Friday, April 19, 2013

A to Z Challenge: Querying

Welcome back, ladies and gents. Today, I'm going to dangle a carrot before you. You want to get published, right? Excellent.

Here's the thing, if you want to go the traditional route to publishing, there's this small technicality between a completed novel and the publisher of your dreams. 


Veteran novelists, stop wailing. You're scaring the new kids. 


Okay... so honestly, it's more than a tiny technicality. It's... well... Honestly? 

Querying is a bitch. 

It's about being told no again and again despite the fact that agents keep saying they want what you have. And then they don't even tell you why. You don't even get to ask. 

Then I'm not even talking about the absolute agony of drafting the query letter in the first place. You see, you can do what you want. 250 words will never do justice to your story.

And more often than not, you'll have one shot at catching that agent's assistant's attention. 

Basically, what I'm telling you is this. Querying is like going into Category 5 hurricane with an umbrella. What you don't want is to query with an unfinished novel. 

And no, you definitely don't want to query a first or second draft. You want to go querying with the absolute best you have to offer. In other words, a story you can't imagine editing again. And the best query letter you can write. 

Without those, you haven't a hope. 

Any other query tips for a new novelist? 


  1. I'd add consider all possibilities. Query publishers as well. And consider other genre angles for your manuscript.

  2. I find this fascinating to read.


  3. And see, I love querying! Querying means that I have something polished enough to start sending out. And that always makes me happy.

    Of course....I always assume every query will be rejected and that way I told get my hopes super high. :)

  4. My post today is one big huge querying tip...! :) Querying is, indeed, a necessary evil if you want to be published traditionally. But it's a great discipline, and an excellent way for a writer to think about his/her novel, what it's really about, and whether the writer can articulate to someone else in a handful of words why they need to read it. In short, querying can make you a better writer. :)

    If you're interested in my post for today, it's here.

  5. Lovely and funny today, Misha! Gotta have some humor in all of this Querying business. As to any advice for those about to enter the hurricane, I'd say learn the form, find out a lot about who you're querying, read some successful queries and get it proofed by good editors before you send it off.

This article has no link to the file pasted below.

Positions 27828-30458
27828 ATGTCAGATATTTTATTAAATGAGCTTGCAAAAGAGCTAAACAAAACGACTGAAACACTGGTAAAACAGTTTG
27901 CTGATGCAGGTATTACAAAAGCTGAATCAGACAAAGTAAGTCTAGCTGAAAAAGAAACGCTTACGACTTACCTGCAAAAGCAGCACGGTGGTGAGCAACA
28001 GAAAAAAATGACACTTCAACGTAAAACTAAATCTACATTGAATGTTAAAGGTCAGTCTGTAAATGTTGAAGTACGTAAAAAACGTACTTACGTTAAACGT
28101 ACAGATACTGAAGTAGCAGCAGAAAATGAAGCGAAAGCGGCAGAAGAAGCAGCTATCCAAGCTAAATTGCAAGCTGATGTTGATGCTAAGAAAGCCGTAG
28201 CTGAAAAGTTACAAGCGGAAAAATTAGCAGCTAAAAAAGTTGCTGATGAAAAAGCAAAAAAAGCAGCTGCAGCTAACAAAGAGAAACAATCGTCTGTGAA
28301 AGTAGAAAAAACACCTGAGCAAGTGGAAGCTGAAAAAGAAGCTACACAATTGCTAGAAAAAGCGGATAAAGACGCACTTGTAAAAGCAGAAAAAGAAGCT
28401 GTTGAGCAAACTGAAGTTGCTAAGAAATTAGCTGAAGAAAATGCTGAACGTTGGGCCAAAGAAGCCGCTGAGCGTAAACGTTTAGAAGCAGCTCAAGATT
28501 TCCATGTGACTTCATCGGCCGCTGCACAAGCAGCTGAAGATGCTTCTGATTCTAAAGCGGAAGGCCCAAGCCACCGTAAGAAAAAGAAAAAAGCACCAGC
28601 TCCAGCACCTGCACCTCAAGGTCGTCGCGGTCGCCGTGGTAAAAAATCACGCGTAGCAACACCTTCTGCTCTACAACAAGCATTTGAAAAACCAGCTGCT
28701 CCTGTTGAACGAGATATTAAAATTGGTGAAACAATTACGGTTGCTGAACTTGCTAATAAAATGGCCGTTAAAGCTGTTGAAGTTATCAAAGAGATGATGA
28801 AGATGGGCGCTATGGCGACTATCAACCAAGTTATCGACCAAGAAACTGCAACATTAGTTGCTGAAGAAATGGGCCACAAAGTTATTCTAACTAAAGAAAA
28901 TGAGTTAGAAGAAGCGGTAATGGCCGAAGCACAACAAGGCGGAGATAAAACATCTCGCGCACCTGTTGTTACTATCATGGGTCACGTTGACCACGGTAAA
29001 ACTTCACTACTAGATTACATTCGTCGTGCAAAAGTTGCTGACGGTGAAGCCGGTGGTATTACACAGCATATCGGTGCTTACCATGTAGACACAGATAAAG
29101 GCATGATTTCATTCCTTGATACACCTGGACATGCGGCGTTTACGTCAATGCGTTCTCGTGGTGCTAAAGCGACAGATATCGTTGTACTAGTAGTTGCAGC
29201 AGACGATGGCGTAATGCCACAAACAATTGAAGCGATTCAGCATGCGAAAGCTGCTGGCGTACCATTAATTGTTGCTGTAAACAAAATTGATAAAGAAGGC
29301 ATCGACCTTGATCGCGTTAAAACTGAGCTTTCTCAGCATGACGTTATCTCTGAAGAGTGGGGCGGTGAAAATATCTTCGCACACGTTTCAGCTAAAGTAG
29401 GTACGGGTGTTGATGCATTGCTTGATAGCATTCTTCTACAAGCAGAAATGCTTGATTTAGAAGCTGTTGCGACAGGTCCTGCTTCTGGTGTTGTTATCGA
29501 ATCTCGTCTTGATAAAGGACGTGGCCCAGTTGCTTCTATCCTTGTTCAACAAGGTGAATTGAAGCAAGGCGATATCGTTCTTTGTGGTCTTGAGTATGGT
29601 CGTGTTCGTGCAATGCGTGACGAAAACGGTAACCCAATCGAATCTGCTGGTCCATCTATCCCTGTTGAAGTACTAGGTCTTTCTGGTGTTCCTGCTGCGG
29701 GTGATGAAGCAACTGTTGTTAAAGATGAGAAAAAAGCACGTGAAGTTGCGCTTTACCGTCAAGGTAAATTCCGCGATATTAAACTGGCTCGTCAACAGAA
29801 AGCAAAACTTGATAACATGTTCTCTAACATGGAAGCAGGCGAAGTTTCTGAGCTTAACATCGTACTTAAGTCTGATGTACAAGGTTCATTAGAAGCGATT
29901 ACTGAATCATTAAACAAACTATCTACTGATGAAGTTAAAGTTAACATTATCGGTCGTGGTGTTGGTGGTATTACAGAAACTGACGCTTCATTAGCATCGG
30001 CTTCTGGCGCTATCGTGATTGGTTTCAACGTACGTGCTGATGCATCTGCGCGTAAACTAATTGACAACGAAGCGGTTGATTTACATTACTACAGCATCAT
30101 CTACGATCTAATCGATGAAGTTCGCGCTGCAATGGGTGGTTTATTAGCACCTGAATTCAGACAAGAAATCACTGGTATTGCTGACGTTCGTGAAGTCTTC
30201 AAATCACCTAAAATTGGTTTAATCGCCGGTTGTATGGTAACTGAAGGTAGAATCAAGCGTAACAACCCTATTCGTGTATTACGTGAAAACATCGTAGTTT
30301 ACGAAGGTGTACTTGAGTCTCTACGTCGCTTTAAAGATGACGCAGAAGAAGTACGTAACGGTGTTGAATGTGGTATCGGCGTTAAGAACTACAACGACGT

6. Querying definitely stinks. I mean really stinks. I think the advice that I would give the n00bs is not really advice so much as a word of caution:

    You can have a wonderful, beautiful novel, with writing to cry over, a plot to keep readers going to the end, and it still might not go the distance. It's a terrible, sad thing, but marketability is a force to be reckoned with. Do not get discouraged...

    Oh, and write the next book.

  7. My querying tip is not to do it. I'm rather opposed to supporting the publishing industry and their drive stabilize themselves by screwing authors even more than they used to. Also, I'm opposed to the whole agent process as it works at the moment. The agent is intended to work for the author, not the publisher, which is how it is at the moment.

  8. Approach the writing and editing of your query just as you should your book—at a certain point, it's time to stop fussing over it and offering it for critique. If you've had it critted and rewritten based on a fair amount of input, and the latest version is mostly getting positive reactions, it might be time to start querying already. If you ask for critique for even more people, they may have issues with things your previous critiquers loved and told you to put in or keep. Don't start all over again from square one if your feedback has been positive on that version.

  9. Learn everything you can about querying before you query.

  10. I have absolutely no advice on querying, which is kinda embarrassing.

  11. Maybe I'm not the best person to offer advice, just because I've sent out stuff to a very small number of people, but to the people I've sent stuff out to, I'd try to take the time to research them and find out what kind of stuff they've represented.

  12. Your a-z has been great...even despite the reality check it consistently provides...better to know! :)

  13. I agree with the tip that we must query with the best version of our MS. There are no second chances with agents. All we get is one shot. And if we mess it up, then we can only query our next MS with that agent.

  14. Great advice. One other important thing is to get feedback on your query - both from people who read your manuscript and from those we haven't. And when you send it to those who haven't do NOT give them any background. An agent would only have your query letter, so that's all you should send to your beta readers.

    Having trouble starting your query? Try writing one for your favorite novel. It's a fun and great learning experience.

  15. Queries scare me. It's hard enough writing my novel and editing and wondering if it is the best it can be and wondering if I should change this or that - and now to have to worry about crafting the best query letter too. It's a daunting task


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